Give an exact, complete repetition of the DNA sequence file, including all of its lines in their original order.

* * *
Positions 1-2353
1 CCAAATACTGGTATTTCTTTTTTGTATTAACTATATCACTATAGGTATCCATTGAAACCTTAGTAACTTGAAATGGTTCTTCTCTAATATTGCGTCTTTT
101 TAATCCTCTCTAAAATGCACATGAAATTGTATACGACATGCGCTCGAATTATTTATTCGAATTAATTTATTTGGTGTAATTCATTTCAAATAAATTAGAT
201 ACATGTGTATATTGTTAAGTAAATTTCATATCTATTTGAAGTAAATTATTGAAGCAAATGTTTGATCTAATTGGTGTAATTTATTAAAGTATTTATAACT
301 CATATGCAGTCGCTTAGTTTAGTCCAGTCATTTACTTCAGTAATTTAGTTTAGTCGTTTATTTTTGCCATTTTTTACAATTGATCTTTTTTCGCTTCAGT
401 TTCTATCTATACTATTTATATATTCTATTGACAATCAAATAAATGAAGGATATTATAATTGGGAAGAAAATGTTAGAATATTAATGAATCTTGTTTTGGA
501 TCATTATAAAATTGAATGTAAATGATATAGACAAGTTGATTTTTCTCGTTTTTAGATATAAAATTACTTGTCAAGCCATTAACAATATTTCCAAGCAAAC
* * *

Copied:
Positions 1-2353
1 CCAAATACTGGTATTTCTTTTTTGTATTAACTATATCACTATAGGTATCCATTGAAACCTTAGTAACTTGAAATGGTTCTTCTCTAATATTGCGTCTTTT
101 TAATCCTCTCTAAAATGCACATGAAATTGTATACGACATGCGCTCGAATTATTTATTCGAATTAATTTATTTGGTGTAATTCATTTCAAATAAATTAGAT
201 ACATGTGTATATTGTTAAGTAAATTTCATATCTATTTGAAGTAAATTATTGAAGCAAATGTTTGATCTAATTGGTGTAATTTATTAAAGTATTTATAACT
301 CATATGCAGTCGCTTAGTTTAGTCCAGTCATTTACTTCAGTAATTTAGTTTAGTCGTTTATTTTTGCCATTTTTTACAATTGATCTTTTTTCGCTTCAGT
401 TTCTATCTATACTATTTATATATTCTATTGACAATCAAATAAATGAAGGATATTATAATTGGGAAGAAAATGTTAGAATATTAATGAATCTTGTTTTGGA
501 TCATTATAAAATTGAATGTAAATGATATAGACAAGTTGATTTTTCTCGTTTTTAGATATAAAATTACTTGTCAAGCCATTAACAATATTTCCAAGCAAAC